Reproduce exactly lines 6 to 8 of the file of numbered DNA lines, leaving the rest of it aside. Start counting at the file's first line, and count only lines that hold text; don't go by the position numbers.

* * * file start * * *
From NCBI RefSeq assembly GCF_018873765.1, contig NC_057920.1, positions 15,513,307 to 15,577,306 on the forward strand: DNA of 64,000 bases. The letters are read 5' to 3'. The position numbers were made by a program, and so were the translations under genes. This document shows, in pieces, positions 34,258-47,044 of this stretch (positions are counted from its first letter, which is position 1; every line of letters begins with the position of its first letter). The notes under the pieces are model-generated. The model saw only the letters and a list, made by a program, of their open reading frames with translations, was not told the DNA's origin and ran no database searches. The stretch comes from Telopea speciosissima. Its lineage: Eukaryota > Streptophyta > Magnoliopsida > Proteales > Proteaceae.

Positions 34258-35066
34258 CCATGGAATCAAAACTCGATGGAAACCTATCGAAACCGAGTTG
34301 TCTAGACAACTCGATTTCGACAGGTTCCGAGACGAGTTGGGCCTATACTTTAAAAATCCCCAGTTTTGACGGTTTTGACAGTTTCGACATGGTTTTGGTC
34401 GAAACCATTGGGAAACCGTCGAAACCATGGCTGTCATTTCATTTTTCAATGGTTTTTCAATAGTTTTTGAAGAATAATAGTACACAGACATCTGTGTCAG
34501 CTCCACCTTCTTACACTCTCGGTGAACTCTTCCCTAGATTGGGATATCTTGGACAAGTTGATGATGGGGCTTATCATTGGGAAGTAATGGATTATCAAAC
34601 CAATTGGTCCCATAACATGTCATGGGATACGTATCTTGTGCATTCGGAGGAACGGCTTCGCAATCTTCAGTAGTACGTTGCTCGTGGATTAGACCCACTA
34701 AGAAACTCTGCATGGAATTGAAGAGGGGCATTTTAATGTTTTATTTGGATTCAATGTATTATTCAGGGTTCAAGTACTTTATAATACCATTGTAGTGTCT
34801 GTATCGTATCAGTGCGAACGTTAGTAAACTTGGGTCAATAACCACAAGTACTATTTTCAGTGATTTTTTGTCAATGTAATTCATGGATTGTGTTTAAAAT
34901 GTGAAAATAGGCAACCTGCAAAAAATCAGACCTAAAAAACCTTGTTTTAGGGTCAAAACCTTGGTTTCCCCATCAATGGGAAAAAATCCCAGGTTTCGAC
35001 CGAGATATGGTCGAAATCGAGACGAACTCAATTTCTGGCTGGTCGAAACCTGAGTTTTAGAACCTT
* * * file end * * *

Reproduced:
34501 CTCCACCTTCTTACACTCTCGGTGAACTCTTCCCTAGATTGGGATATCTTGGACAAGTTGATGATGGGGCTTATCATTGGGAAGTAATGGATTATCAAAC
34601 CAATTGGTCCCATAACATGTCATGGGATACGTATCTTGTGCATTCGGAGGAACGGCTTCGCAATCTTCAGTAGTACGTTGCTCGTGGATTAGACCCACTA
34701 AGAAACTCTGCATGGAATTGAAGAGGGGCATTTTAATGTTTTATTTGGATTCAATGTATTATTCAGGGTTCAAGTACTTTATAATACCATTGTAGTGTCT